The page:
4 Tips For Better Bokeh
Stick around photography for a while and you'll eventually hear the B word – bokeh. It's a classic camera snob term that enthusiasts use to blind beginners with science, but is actually quite a straightforward concept. Bokeh derives from the Japanese word boke, which means "blur" or "haze".
There is also the Japanese phrase boke-aji, or "blur quality." Put simply, bokeh refers to the blurred-out background you get when you take a portrait with a wide aperture selected on your lens. You can also get this effect if you take a portrait with a telephoto lens.
Whatever, it's a classic portrait technique, as you (usually) keep the main subject sharp while 'bokeh-ing' the background. As such, it's a great way of focussing attention on the main subject; it's attractive in its own right, and echoes how the human eye focuses on specific objects.
1) Understand how aperture works
Now, depending on your lens, the kind of bokeh you will get at f/1.4 is quite different to what you get at f/3.5. At a very wide aperture, pretty much all of the background is blurred out, and while you get a lot of the nice abstract shapes that bokeh fans love, you will also lose pretty much all background detail.
Narrowing the aperture (raising the f number) will also blur out the background while retaining some of the background information, which can be useful for adding context. It's a matter of choice; a food photographer might want to keep some blurred-out details of a kitchen or restaurant to add context, while a sports photographer might want to make a messy and distracting crowd or stadium as blurry as possible.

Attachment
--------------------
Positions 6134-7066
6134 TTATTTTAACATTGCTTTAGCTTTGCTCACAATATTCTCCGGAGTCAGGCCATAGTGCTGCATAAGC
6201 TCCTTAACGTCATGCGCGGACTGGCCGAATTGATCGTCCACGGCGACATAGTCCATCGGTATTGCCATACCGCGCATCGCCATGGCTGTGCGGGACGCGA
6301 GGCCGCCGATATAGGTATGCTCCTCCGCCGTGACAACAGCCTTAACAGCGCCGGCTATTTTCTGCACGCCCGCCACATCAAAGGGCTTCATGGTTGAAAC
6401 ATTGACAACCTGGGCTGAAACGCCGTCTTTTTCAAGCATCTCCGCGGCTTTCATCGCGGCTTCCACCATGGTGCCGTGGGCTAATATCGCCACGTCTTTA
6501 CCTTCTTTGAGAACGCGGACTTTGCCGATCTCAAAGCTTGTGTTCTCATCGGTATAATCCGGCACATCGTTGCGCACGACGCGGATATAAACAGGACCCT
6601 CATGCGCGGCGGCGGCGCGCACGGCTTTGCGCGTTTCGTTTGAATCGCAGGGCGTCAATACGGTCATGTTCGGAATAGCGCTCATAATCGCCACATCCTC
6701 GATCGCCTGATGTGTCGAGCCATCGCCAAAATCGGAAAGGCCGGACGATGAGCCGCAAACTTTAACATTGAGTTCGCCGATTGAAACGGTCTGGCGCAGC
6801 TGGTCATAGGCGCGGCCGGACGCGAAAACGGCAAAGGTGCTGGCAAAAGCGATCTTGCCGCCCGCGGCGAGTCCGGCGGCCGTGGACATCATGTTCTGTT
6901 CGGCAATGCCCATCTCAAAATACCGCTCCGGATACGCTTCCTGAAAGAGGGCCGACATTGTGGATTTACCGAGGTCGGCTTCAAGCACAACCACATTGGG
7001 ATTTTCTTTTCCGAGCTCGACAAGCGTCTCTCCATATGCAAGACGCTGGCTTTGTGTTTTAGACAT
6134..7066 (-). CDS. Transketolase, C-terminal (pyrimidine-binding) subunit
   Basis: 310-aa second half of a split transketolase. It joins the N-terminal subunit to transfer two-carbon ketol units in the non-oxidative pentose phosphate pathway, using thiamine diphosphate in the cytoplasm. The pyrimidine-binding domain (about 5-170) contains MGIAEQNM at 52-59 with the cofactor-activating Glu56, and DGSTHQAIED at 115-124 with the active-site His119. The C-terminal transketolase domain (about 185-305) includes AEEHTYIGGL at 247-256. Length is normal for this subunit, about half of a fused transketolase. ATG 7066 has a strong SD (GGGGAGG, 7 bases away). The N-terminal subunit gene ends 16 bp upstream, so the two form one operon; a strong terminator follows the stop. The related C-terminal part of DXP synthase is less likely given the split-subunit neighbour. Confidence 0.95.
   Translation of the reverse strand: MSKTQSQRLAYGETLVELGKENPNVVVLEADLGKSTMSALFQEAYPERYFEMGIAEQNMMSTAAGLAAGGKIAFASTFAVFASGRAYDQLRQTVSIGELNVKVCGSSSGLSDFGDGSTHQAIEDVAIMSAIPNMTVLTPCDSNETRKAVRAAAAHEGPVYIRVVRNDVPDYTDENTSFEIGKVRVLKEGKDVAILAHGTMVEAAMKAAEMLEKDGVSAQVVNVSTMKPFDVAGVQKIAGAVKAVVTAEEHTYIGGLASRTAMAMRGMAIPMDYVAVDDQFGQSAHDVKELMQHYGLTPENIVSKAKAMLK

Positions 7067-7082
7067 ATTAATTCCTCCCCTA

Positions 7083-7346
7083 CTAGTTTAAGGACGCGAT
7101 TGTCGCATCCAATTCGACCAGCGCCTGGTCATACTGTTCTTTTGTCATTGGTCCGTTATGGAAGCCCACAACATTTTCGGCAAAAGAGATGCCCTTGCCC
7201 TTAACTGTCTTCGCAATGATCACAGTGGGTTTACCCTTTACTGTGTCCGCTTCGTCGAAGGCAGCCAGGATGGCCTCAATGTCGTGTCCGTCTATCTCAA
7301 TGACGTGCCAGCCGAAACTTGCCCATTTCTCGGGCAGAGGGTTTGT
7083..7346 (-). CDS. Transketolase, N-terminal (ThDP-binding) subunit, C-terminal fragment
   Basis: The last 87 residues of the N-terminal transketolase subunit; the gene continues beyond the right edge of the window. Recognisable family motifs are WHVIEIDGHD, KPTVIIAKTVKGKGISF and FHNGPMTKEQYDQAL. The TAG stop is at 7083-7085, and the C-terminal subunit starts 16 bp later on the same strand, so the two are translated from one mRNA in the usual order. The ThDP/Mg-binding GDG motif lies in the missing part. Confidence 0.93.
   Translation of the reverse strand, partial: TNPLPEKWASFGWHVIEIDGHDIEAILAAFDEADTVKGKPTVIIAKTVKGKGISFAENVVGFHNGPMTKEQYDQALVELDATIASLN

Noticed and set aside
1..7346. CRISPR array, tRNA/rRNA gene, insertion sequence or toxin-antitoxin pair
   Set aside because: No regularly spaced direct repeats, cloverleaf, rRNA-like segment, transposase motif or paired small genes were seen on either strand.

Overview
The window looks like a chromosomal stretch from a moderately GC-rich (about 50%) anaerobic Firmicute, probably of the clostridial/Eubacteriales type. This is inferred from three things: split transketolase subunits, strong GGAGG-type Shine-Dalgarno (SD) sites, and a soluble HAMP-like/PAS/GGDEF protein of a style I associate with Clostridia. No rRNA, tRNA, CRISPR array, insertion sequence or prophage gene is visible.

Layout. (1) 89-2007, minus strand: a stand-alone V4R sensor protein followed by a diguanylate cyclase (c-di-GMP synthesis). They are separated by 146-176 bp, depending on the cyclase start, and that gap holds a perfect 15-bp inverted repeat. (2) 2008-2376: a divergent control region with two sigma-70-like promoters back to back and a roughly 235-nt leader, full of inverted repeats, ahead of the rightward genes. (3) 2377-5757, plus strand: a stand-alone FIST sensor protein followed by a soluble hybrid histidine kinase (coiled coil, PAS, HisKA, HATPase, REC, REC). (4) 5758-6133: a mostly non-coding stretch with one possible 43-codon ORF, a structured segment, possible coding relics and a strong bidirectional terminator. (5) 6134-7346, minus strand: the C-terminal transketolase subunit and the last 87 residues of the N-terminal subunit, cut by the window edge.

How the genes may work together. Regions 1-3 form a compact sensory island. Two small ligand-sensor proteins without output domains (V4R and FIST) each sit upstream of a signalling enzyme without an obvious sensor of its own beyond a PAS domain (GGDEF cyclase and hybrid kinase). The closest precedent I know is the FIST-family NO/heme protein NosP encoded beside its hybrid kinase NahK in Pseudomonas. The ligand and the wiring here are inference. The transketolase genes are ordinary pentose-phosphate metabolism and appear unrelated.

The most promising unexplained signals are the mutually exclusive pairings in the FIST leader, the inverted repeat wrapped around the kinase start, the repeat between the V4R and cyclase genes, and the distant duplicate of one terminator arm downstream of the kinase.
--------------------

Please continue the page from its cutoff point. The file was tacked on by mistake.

2) What if I don't have a very 'fast' lens
Don't worry if your lens only opens as wide as say, f/3.5. You can increase the distance between the background and your subject so bokeh even appears – even in images that are shot at narrower apertures like f/8. In effect you are decreasing the distance between the camera and the subject.
3) Watch the lighting
Lights and highly reflective objects create particularly nice bokeh. When they are out of focus, they go from being very bright, harsh-looking objects to softly diffused orbs. You can also get nice bokeh when highlights illuminate the background.
4) Choose your subject
As we have seen, bokeh effects work particularly well with portraits and macro photography, where you want to focus the attention on the main subject. It's not used so widely in conventional landscape photography, where you want the image to be in sharp focus from front to back (though there is always a time to break the rules).
Be aware too that when shooting at very wide apertures to get nice bokeh, sharpness will steadily fall away from the main point of focus – so even if a person's eyes are razor sharp you will struggle to keep their ears sharp, for example. Again, this might not be a problem depending on the purpose of the image. It's less of an issue on a romantic wedding shot than a passport or corporate photo!
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